You may well be still stuck on planning. Is that a bad thing? Doesn’t it mean that you’re taking time out of your business to work on your business and really think about what you want and how you’re going to get there?

I knew I had to do something different this year with my planning. Not because I hadn’t achieved in the past, but because I wanted to achieve more. I wanted to be more focused with the time I spent on each area of my work, personal life, and family time, so that when I was doing the things I wanted to do, I wasn’t distracted by other things going on, (often in my head).

Planning tools & resources

I know some people love getting stuck into the “right” planner for them. I’ve also known some people chop and change planners, diaries, journals & wall charts, just so they could get it all to match up. Well, whilst that may work for them, that certainly doesn’t work for me.

I’m not saying that once I’ve decided on something I’ll stick to it, but I certainly want to spend time giving something a good try, before reviewing and moving on to try the next thing if I think I can do something better.

I’d seen the Best Self Journal a few times over the past few months, and liked the idea of working on 13 weeks at a time. To my little brain, it seems more manageable, and a more focused way of working. I’d never seen anyone use it in person, but I knew people who loved it & had increased their productivity by filling in all the boxes & planning their time more effectively.

Sarah Arrow’s guide to planners in December is a brilliant round up of different printed planners, pros and cons & that decided it for me. I was going to try the Best Self Journal.

Still stuck on planning?

stuck on planning start doingPlanning is an ongoing, ever changing ‘thing’ that we need to do in our lives. However much we plan, we often have to change plans. Sometimes to fit something else in that we want to do, or sometimes because we need to care for a sick child or parent at the last minute. Or that plan we’d made to do that training course has to be changed, because the course is cancelled.

However hard we try to control things in our plan, diary, and life, there are always things out of our control. The traffic was unusually bad due to an accident; or the person we were supposed to meet had to cancel and we have to reschedule. Or the resources we ordered to make that customer order haven’t turned up so we now have to do that task tomorrow as we promised to them for the weekend.

“Arrgghh” is often our response to a plan that’s not quite gone to plan!

However, if you look at planning as an ongoing process, and not something just for January, then you may find that you allow for reviewing your plans. You may find that instead of fixing things in now for August that have to stay like that, you have a post it note with the thing you want to do, and you can move it around as other work, or family stuff comes up that you also want to do.

Think about planning differently

Having some fixed things, like holidays, deadlines, and events on the planner which can’t move is a starting point. My family laughed at me with the big wall planner I created before Christmas. However, when we talked through what we all wanted to do this year, and we looked at the planner to see when we could do it, they understood that things have to work around school holidays, and for us this year, GCSE exams.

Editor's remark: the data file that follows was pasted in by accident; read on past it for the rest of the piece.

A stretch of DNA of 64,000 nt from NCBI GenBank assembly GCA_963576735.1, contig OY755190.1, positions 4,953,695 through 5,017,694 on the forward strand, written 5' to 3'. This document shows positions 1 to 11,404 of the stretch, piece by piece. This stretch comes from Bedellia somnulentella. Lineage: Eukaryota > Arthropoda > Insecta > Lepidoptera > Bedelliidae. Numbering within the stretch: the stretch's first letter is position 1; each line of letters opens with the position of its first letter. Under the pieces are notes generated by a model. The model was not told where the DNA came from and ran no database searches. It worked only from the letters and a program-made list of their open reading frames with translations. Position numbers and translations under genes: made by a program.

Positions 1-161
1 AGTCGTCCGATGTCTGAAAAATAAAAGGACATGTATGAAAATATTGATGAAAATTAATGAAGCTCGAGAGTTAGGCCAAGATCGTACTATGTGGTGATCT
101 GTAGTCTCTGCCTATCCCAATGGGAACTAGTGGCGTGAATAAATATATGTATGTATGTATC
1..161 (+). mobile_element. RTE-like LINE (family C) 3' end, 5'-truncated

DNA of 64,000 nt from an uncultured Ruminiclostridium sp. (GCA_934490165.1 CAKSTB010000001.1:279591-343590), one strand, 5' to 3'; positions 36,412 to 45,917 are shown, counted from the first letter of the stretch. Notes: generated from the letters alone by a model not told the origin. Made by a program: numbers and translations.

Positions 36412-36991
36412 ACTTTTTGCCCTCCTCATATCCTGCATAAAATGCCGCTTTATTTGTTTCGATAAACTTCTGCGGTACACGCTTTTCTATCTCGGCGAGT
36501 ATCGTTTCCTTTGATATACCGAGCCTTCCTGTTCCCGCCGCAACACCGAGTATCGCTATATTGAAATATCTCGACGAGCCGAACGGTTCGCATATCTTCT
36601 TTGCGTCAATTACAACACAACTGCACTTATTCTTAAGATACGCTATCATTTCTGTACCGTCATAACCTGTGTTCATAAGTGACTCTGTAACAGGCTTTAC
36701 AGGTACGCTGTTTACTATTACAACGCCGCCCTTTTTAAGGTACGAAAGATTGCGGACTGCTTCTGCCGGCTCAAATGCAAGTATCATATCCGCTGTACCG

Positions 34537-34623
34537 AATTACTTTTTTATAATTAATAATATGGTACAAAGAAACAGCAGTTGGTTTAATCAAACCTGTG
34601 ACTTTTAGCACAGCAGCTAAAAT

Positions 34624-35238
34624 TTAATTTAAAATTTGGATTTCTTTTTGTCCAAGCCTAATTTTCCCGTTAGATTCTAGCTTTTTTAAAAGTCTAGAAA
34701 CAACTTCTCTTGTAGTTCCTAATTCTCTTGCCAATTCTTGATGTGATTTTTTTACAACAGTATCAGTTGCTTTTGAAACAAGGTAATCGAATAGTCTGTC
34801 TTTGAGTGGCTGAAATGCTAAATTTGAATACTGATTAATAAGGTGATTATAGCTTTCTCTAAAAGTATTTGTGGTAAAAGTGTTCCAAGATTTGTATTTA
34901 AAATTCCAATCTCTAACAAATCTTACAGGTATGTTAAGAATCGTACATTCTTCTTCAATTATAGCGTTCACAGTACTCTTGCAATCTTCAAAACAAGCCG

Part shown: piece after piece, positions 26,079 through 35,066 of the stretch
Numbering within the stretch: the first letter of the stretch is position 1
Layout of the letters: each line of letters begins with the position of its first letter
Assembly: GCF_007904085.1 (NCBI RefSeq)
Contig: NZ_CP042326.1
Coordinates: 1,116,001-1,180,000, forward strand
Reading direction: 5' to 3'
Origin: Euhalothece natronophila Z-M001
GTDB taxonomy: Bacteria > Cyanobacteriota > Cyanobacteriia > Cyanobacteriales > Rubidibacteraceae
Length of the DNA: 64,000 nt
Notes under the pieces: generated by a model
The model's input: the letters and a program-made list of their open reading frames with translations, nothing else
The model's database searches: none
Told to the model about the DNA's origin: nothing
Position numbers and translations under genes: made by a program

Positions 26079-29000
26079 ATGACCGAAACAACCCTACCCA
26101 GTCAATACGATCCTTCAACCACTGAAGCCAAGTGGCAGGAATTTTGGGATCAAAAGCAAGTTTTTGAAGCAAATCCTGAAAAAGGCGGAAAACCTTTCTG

Then think about those goals you’re wanting to achieve & set the time in the year you’re wanting to achieve them by. That’ll help you get a framework in place for your year. Then plan the quarter, the month, then the week, with each part of this planning focusing on those longer term goals you’re wanting to achieve.

Think of it from a production point of view. If you want to create 200 Christmas cakes by the end of November, when do you need to get the ingredients? When do you need to make the mixture? When do you need to bake them by? Are you making them all in one go (do you have enough cake tins?), or are you making them over a few months & steeping them (filling them with alcohol)?

Make sense?

So, instead of working yourself up into a bit of a dither that you’re STILL planning, it’s fine. Understand that you’ll be planning throughout the year, and changing your plans, as you review your business, and the goals you’ve set, and what your customers want.

My lessons from using Best Self Journal so far:

  • It takes longer than you think. Whatever it is, it takes longer
  • A 30 minute walk will take longer than 30 minutes if you need to put shoes and waterproofs on & take them off when you come home
  • Anything takes longer than expected if you do other things “on the way”. For example, hanging the washing out to dry on the way to pick up shoes to go out for a walk, will add extra time you hadn’t planned in. But it’s still a job that needed doing
  • Having a clear goal for the next 13 weeks keeps you focused on that goal & everything you do, or are asked to do, has to help you to achieve that goal
  • Batching time is really important (phone calls back to back, writing stuff in one session, shopping & meetings can be done whilst out in same area of town)
  • Don’t try and do too much
  • Write down your time out & exercise as you’ll forget it otherwise

And my biggest lesson from this week which has worked wonders for me – write a meal planner at the start of the week, and plan the shopping trips in around the meetings already scheduled. It’s been brilliant, even though I do say so myself!

Do you feel you’re still stuck in planning mode? Is it a problem for you or are you quite happy with the progress you’re making?

If you need some help with planning, why not book a call with Tracey-Jane to help you work things out?